As part of Jefferson City’s Civil War history, this cabin has a story to tell. 

Nestled away behind the Missouri Farm Bureau building on South Country Club Drive, a two-story log structure offers a preserved glimpse from pre-Civil War times and pioneer life. The Wallendorf home was constructed circa 1830 in a classic dogtrot style, featuring a breezeway through the center (where dogs might nap) that signified wealth and prestige. The log home’s original location was in Frog Hollow, overlooking Edgewood, making it a perfect lookout point to view Jefferson City.

In early October 1864, Confederate General Sterling Price commandeered the Wallendorf home for use during Price’s infamous raid. They stayed there for two days, with General Price even sleeping in the Wallendorf’s ornate walnut bed. While staying at the home, Price contemplated attacking the Union troops in Jefferson City and decided not to engage. Instead, he planned his retreat.

The governor of Missouri’s deposed Confederate government, Thomas Caute Reynolds, was also in attendance during the decision. It is documented in the National Register of Historic Places that Governor Reynolds cursed General Price for not advancing on the Union troops. (If his Confederate troops had attacked and won, Governor Reynolds would have been restored as acting governor.) It also cites that the Wallendorfs were perfect hosts. Before leaving, Price paid a generous sum of $27 in Confederate money to the Wallendorfs for the stay.

The Wallendorfs, a German Catholic family, immigrated in 1836 with their six children. Joseph and Maria Wallendorf lived a simple life with their family on the farm, where Joseph worked as a carpenter and kept poultry and hogs for market. The family farmed the land near West Edgewood Drive for more than 140 years. It served as a rental home up until 2004, with its relocation occurring in 2005. 

Due to the increasing need for commercial space on West Edgewood Drive, the house was in jeopardy. The chief financial officer of Missouri Farm Bureau at the time, Randy Campbell, read an article in the Jefferson City News Tribune about the projected demolition of the home and decided jointly with the Missouri Farm Bureau Foundation for Agriculture to give the house a new location instead.

The house was moved to the new location between November 2004 and early 2005. It was taken apart piece by piece, and each piece was numbered. Symbolically, the ground was broken with a plow and a team of mules (the official state animal) behind the Missouri Farm Bureau on September 21, 2005, with several dignitaries present, including Governor Matt Blunt. Reconstruction was completed in July 2007.

The Wallendorf home is a great example of Missouri history, as it is one of the few remaining known examples of a two-story, horizontal dogtrot log house in the state. The house is unusual in length and height compared to other historic log homes. As a carpenter, Joseph Wallendorf most likely had exclusive connections to high-quality materials, securing longer and wider lumber to use for the log home. Clifford Wagner and Wagner Construction LLC completed the restoration project and preserved the home to its original state to the best of their ability.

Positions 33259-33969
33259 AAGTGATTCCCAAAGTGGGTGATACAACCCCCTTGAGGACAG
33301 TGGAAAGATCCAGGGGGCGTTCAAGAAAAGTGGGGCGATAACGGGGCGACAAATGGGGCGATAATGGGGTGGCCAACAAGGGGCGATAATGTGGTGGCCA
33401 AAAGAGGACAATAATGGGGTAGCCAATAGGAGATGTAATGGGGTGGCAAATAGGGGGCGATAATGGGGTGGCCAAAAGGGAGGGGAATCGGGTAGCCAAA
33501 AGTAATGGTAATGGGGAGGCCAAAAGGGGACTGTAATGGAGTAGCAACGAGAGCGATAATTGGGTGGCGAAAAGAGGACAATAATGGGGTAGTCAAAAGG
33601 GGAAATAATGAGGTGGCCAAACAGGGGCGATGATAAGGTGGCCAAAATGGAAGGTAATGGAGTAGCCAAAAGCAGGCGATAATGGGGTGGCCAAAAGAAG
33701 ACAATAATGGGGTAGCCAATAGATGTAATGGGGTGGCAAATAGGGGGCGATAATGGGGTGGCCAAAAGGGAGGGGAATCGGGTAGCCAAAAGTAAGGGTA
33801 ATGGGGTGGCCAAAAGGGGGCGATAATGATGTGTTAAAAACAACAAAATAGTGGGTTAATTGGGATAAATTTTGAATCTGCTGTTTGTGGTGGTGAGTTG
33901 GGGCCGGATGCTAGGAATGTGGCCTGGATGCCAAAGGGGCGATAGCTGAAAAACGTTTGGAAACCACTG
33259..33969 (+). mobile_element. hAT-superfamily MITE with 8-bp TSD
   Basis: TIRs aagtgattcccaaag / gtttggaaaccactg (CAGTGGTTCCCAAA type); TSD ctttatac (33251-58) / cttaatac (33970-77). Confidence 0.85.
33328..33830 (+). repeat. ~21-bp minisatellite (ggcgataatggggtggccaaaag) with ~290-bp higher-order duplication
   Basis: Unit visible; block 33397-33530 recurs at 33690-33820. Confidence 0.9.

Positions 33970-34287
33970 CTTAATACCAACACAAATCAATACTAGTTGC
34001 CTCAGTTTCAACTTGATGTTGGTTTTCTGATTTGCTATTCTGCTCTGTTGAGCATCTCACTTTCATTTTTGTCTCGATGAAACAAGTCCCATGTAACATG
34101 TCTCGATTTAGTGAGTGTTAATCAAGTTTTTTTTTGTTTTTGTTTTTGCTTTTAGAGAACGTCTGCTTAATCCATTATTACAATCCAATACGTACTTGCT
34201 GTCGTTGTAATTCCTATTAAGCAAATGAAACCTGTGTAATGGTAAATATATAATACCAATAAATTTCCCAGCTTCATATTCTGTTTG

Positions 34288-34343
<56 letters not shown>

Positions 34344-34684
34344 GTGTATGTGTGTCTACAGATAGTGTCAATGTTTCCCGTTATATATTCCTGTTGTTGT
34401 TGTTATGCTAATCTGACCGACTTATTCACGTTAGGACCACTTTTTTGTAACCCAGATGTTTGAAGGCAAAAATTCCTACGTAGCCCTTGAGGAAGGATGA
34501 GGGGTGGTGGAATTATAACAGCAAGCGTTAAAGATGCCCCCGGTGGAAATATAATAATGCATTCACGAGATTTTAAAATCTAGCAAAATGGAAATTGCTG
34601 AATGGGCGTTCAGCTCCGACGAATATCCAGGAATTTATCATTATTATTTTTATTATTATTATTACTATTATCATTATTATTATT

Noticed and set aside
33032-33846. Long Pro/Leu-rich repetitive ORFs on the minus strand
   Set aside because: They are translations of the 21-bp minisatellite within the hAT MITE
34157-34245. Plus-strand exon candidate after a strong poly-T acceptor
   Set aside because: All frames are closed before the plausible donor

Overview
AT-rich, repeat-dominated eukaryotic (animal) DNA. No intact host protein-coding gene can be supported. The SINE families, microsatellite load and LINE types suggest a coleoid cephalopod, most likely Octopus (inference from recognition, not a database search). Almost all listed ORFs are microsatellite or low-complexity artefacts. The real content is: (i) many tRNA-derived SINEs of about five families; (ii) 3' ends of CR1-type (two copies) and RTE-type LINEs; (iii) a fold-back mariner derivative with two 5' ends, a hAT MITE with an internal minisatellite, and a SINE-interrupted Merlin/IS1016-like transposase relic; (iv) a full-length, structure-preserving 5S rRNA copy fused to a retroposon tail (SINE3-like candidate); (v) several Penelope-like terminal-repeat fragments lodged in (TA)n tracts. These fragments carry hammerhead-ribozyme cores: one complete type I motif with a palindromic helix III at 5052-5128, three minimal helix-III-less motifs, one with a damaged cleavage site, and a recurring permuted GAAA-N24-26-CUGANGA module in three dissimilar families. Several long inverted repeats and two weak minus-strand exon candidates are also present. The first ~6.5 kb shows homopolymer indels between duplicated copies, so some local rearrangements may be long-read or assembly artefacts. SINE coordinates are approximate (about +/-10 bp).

The home features the original oak and walnut tree logs, with only 12 or so being replaced due to the compromised nature of the originals. The 1,600-square-foot home features dovetail notching, securing the structure at each corner. Between each log, chinking was installed for insulation, which was replaced periodically to maintain quality. Limestone was hand-hewed and square-dressed by the family for the foundation, front steppingstone, and weather joint fireplace, allowing it to adjust during freezing and thawing. Some of the original glass is still featured, including visible ripples and air bubbles, and glass panes were included around the front door, which was rare for its time. The original limestone fireplace and red pine mantel are still intact, even surviving a fire that broke out while the house was used as a rental home. The dogtrot breezeway has been filled in, but traces of where it remained still linger.

Jill Fansler, director of the Missouri Farm Bureau Foundation for Agriculture, now uses the home to give educational presentations on the stark contrast between agricultural life in the 1800s and modern times. More than 350 people, mostly fourth graders, toured it in 2019. The original furnishings are gone but have been replaced with many interactive materials to show what life was like in the mid-1800s for a Missouri farming family like the Wallendorfs. The Wallendorf home is available for tours by appointment online at